Lemnos: A Silicon Valley Incubator for Hardware
Many people would look at the assembly line in a McDonald’s kitchen and see ultra-efficiency. Not Helen Zelman. She thinks robots could knock out tastier burgers faster, and for less money. “Right now you’re limited by what a 16- or 18-year-old fry cook can do,” Zelman says. “Robots can perform more complex tasks. You could think about making Five Guys burgers at McDonald’s prices or even higher-quality burgers at Five Guys prices.” To make that magic possible, Zelman’s hardware incubator, Lemnos Labs, is funding Momentum Machines, which is developing a burger-making robot named Patty that can assemble a cooked burger and bag it in less than 30 seconds.
Lemnos Labs was founded by Zelman and Jeremy Conrad, both 28, last November in San Francisco, and has raised $1.85 million from angel investors including former Yahoo! executive Ash Patel and WordPress creator Matt Mullenweg. Lemnos is backing about 10 hardware startups, including a maker of autopilot systems for unmanned drones and a company that built a device that attaches to corporate campus vehicles and connects with a smartphone to coordinate employee pickups.
Lemnos follows the typical incubator model, handing out a relatively small amount of money to help promising companies get going. What sets it apart from other incubators is that rather than back the creators of new websites and mobile apps, it exclusively nurtures hardware companies. The price for sophisticated electronics has dropped dramatically in recent years, as has the price for design software and machines that allow entrepreneurs to create quick prototypes. The Internet has also made it much easier for small companies to gain access to contract manufacturers in China and elsewhere.
“All of these forces are allowing amazing innovation to occur in the hardware area,” says Eric Klein, a vice president of advanced engineering at Nokia who is assisting with projects at Lemnos. “The barriers to entry for this type of thing are just so much lower now than five or 10 years ago.” Some of these trends are an offshoot of the so-called Maker Movement, with thousands of people turning into hardware and electronics hobbyists in recent years. Lemnos shows there is some serious financial potential behind the movement.
Zelman and Conrad invest $50,000 to $100,000 in startups for up to a 10 percent stake. The founders have recruited a network of advisers—experts in design, marketing, and manufacturing—that the young companies can turn to for help. “If you’re an engineer at Boeing, don’t send us your hobby project,” Zelman says. “Tell us what inefficiencies you see in the production lines and how you would shake them up.”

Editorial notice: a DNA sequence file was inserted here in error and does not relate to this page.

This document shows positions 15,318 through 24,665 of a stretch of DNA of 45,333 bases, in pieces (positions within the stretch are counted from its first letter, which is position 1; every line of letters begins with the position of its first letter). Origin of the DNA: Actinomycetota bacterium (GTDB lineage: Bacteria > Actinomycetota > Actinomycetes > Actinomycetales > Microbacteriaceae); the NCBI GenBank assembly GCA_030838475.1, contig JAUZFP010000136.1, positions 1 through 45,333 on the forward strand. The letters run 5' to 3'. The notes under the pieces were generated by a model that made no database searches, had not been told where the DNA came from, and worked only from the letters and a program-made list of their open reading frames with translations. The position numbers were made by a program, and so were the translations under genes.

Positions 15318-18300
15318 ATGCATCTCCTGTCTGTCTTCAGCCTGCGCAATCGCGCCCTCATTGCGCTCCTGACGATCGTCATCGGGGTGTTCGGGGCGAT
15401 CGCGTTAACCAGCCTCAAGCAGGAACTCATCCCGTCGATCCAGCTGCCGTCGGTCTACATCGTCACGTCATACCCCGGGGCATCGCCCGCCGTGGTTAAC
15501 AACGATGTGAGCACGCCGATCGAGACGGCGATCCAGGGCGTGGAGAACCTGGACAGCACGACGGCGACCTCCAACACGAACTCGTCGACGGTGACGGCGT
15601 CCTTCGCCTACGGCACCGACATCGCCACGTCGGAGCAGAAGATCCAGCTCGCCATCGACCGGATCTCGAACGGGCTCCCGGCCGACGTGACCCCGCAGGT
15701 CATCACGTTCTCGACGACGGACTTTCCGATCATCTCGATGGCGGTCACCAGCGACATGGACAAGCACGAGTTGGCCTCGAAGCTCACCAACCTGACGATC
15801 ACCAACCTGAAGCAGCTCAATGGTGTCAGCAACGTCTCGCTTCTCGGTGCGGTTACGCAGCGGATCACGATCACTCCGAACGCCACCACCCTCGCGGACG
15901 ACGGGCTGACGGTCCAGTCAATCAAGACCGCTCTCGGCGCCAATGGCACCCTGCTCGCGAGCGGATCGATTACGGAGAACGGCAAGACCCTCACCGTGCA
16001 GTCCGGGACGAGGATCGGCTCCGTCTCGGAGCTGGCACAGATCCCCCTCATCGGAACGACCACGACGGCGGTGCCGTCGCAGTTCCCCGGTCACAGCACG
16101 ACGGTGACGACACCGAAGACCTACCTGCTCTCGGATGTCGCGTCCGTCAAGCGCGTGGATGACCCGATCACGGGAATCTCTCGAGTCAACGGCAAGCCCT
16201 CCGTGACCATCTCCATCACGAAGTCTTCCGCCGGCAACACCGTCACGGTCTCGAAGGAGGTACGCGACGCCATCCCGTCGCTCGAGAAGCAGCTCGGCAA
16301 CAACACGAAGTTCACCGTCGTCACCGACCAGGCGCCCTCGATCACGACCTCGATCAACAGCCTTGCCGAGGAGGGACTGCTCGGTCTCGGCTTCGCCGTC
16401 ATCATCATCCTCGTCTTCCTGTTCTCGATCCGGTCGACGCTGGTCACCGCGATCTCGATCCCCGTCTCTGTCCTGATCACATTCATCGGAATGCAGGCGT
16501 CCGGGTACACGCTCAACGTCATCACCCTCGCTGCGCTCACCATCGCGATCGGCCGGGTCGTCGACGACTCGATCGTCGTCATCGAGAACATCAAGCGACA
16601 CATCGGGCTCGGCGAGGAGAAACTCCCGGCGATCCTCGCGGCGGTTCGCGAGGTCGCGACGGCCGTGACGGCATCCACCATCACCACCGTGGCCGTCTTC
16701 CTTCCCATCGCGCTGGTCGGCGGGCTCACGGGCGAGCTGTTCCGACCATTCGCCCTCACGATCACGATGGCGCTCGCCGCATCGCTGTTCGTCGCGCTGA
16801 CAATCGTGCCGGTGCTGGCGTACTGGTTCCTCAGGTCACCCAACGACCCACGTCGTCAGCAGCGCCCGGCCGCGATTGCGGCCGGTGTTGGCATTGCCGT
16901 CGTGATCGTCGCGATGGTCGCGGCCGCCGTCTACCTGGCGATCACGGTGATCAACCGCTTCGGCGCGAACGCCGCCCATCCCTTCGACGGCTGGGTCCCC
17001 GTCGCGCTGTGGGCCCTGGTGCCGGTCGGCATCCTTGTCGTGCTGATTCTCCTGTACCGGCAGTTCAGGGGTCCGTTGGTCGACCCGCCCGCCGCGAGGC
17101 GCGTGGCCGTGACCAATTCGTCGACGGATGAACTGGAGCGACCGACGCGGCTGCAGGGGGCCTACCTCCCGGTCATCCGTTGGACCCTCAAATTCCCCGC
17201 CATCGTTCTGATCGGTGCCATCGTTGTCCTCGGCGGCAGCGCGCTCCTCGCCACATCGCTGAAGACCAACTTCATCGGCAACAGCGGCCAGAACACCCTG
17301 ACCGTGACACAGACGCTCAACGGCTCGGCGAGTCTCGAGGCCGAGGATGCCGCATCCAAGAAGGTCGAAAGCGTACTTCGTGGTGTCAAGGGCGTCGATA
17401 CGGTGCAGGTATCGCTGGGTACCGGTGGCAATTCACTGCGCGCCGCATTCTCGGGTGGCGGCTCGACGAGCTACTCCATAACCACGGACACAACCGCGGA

The hardware companies bring their prototypes to life in Lemnos’s warehouse, a grungy facility in south San Francisco with tattered couches, workbenches, and a kitchen stocked with giant jars of pickles. Lemnos supplies a communal stash of tools and equipment. More serious gear is available a few blocks away at TechShop, a do-it-yourself club where members pay monthly dues for access to huge lathes, 3D printers, commercial painting apparatus, and other equipment.
Zelman and Conrad became friends while studying mechanical engineering at Massachusetts Institute of Technology. After college both took jobs that involved identifying talent. Zelman went to work for the Arizona Diamondbacks, working on software for analyzing players. Conrad headed to the U.S. Air Force, where he developed sensors and lasers for 747s to detect missiles and shoot them down. He also evaluated technology pitches from small companies trying to sell to the government. The pair had dreamed since college of starting a business together in Silicon Valley. Once Conrad finished his military service, they headed to San Francisco and found investors who bought into their pitch about the potential for a hardware revival.
Hundreds of budding entrepreneurs have presented Zelman and Conrad with ideas ranging from sex toys to satellites. The startup furthest along is Local Motion, the maker of the corporate shuttle device and software, which Google now uses in its company cars. Blossom Coffee, another Lemnos company, plans to start selling an $11,000 coffee machine early next year. When the bar code on a bag of beans is scanned, the machine activates precise brewing temperature and duration settings to make the perfect cup. The device, which looks like a high-end French press with a luxurious wood finish, will be aimed at people in charge of testing beans for coffee chains. As for Momentum Machines, they’re still perfecting their prototype—a contraption standing about five feet tall that cooks burgers and toasts buns on a conveyor belt, then slides them into compartments so that an automatic slicer can cut fresh vegetables and layer them on the burgers. Another conveyor belt passes the burger into a bag.
While the Lemnos Labs concept looks novel in an age focused more on bits than atoms, it actually harks back to Silicon Valley’s early days. In the 1920s, Philo Farnsworth developed the television in a lab just a couple of miles from the Lemnos warehouse, and decades ago electronics workshops across the Valley did pioneering work in radio, radar, and vacuum tube technology. Conrad wants to revive the spirit that gave rise to such hardware giants as Hewlett-Packard. “Right now, if you’re a mechanical engineer and you’re smart, then you learn to code, because that’s where the action has been,” he says. “We want to give those people an opportunity to stay in the field they love and cause some disruption.”